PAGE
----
Top 10 Ways For the D&D Movie to Emulate the D&D Game
I had something clever to say about the D&D movie, and it went viral on Twitter. So, just to blatantly chase that engagement, here’s a new Top Ten list of Ways For the D&D Movie to Emulate the D&D Game.
10. Start The Movie In A Tavern
I have no idea if it does, but it would sure prove someone knew how the D&D game actually works!
9. DungeonMaster Commentary
Instead of Director’s Commentary or Actor Commentary for the Digital Release, have a special feature of the DM explaining what was SUPPOSED to happen in each scene, how badly characters rolled, and where he fudged the rules so as to not kill the PCs. (And I volunteer to be the voice of the DM for this!)
8. Backup Character
One of the major protagonists die, everyone is sad for about 1 minute, then a new protagonist, played by the same actor, shows up who can fulfill any function the dead one could. The heroes immediately accept him as a trusted friend, and the issue is never mentioned again.
The protagonists decide, for no apparent reason, to ignore all the clear clues on where they should be going and instead head in the opposite direction. they turn a corner to find…. nothing. No hills, no trees, no sky, just an endless stretch of 5-foot squares.
Then, without warning, they are all on a train, with the conductor announcing the next stop is the place they had decided not to go.
6. Run It Again For New Players
While filming the actual movie, any scene with a main character is shot a second time (fast and dirty) with new, minor actors playing the major roles (but the same actors for every other role). Then, when the movie goes to Digital, release this alternate version as the same adventure being run for a different group of players.
5. Argue Over the Rules
A minor villain defeats Chris Pine’s character with quick wordplay, and Chris Pine is confused because “That power doesn’t work that way!” The continue to argue until Michelle Rodriguez kills the villain with an axe, looks at Pine and says “Do you want to argue about how THAT works?!”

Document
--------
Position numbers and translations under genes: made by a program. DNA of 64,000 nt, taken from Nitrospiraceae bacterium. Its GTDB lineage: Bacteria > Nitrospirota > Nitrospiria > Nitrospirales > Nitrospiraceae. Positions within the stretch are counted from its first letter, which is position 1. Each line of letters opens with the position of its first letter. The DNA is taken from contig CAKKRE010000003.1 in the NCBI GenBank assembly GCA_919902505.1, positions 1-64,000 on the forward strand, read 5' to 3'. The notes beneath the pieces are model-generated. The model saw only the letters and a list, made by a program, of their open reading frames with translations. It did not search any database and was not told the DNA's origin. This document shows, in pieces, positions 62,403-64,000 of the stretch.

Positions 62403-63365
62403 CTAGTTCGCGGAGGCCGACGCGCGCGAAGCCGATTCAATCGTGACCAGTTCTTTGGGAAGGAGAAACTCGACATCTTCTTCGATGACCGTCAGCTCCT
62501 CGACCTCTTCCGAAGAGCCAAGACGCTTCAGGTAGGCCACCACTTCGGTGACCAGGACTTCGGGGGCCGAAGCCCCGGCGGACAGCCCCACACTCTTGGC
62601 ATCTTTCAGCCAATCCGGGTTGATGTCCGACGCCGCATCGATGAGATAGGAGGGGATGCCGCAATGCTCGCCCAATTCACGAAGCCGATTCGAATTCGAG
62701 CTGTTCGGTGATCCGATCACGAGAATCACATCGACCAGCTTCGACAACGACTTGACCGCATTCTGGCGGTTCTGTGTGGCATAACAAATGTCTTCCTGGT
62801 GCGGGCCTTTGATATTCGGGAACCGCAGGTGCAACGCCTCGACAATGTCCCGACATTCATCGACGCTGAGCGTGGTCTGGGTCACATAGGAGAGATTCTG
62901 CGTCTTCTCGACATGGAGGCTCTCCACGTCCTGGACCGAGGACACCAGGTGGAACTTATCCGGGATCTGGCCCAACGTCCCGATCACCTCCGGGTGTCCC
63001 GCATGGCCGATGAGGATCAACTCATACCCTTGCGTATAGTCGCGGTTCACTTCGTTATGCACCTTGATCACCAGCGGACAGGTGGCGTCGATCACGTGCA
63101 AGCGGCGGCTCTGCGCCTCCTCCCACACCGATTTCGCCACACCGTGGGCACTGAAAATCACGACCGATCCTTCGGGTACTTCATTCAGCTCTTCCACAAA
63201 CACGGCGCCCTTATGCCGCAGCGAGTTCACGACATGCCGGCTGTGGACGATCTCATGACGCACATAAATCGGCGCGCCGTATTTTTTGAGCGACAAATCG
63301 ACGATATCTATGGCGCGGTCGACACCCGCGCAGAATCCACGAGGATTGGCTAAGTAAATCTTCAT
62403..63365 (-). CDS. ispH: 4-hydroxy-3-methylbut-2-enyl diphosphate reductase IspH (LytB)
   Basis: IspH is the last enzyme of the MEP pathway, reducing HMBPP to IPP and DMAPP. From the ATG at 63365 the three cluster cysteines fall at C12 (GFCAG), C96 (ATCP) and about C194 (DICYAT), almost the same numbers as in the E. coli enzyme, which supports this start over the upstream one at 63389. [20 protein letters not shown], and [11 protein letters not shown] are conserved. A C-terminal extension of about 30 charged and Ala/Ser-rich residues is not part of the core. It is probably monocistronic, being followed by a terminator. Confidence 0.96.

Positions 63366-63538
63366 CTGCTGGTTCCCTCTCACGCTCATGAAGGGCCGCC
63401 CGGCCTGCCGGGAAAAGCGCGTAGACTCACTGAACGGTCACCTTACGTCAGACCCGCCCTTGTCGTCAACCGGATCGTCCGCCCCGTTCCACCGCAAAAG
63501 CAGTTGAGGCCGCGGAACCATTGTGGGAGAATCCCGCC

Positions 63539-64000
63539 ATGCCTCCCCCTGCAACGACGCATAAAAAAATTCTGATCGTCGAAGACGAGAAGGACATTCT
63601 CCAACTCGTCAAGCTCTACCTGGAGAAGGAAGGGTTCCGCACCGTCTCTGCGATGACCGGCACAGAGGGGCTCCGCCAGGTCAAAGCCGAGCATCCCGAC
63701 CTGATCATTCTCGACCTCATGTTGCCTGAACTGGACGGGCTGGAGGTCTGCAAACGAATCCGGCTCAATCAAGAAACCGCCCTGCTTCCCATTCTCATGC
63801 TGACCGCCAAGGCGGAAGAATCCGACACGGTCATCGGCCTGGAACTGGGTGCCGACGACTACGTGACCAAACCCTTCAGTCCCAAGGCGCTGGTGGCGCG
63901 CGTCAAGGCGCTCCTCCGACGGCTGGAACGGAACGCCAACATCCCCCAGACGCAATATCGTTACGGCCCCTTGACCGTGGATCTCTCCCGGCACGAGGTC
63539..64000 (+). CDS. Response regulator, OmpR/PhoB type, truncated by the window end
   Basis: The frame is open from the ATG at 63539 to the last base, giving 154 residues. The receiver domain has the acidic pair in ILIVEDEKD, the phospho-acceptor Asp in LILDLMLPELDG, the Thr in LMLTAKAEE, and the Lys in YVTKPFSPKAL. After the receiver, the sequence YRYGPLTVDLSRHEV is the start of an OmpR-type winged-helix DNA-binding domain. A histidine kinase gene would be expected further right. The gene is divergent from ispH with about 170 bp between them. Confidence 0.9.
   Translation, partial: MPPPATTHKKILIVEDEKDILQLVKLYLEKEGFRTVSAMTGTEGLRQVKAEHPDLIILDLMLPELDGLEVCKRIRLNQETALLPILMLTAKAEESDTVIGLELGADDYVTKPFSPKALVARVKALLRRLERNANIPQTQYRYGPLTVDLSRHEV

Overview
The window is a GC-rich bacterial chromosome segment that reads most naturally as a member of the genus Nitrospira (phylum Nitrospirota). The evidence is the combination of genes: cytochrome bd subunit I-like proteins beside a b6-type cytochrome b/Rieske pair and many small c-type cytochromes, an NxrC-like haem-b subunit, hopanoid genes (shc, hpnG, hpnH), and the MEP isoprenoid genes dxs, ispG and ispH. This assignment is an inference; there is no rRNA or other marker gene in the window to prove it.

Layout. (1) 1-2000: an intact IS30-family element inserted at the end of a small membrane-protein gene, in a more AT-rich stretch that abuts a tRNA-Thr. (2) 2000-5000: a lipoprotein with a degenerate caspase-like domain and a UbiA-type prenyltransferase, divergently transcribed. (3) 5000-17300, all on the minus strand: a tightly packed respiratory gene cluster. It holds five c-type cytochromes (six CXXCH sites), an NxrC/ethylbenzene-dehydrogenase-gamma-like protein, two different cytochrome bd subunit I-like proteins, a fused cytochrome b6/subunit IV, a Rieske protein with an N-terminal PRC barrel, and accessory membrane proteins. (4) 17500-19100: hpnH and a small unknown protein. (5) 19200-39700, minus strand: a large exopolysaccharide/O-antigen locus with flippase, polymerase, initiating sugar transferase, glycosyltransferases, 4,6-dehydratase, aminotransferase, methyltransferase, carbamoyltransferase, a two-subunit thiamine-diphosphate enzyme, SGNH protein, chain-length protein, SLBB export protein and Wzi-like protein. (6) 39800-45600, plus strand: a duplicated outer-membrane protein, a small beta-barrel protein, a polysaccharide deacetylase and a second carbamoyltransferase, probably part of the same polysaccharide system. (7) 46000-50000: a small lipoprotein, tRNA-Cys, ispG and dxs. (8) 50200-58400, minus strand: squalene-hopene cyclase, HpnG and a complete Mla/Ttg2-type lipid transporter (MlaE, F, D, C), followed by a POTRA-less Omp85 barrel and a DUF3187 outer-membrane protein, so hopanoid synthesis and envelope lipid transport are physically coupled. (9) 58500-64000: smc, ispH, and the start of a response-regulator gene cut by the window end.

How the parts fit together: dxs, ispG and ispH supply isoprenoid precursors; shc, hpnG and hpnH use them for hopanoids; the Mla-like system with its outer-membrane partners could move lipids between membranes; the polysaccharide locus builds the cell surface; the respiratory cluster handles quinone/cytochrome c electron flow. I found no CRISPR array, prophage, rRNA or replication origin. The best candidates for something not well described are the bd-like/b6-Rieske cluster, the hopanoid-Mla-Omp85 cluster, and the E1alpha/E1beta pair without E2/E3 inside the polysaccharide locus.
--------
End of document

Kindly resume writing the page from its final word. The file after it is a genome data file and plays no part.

4. *POOF*: A Familiar Appears
One hour into the running time, a crow pops into existence on the sorcerer’s shoulder, and is used to solve a minor problem (flies through cage bars to grab the keys, for example). The other protagonists ae shocked.
“How long have you had it?”
“Oh, he’s always been here.”
3. Theater Of The Mind
Have one scene where everything goes dark, the action has to be described by the protagonists (who also can’t see), and there’s significant confusion about where everyone is.
For a scene where the protagonists are planning a heist, use actual D&D miniatures and a map with one-inch squares as their planning tools. For bonus points, have most of the figures not be painted, and when someone points it out the mastermind complains he hasn’t had time to paint them all.
1. Reschedule The Movie Because Not Everyone Can Make It
Yeah, scheduling can be a huge challenge for ttRPg groups. And THIS one the studio seems to actually be doing!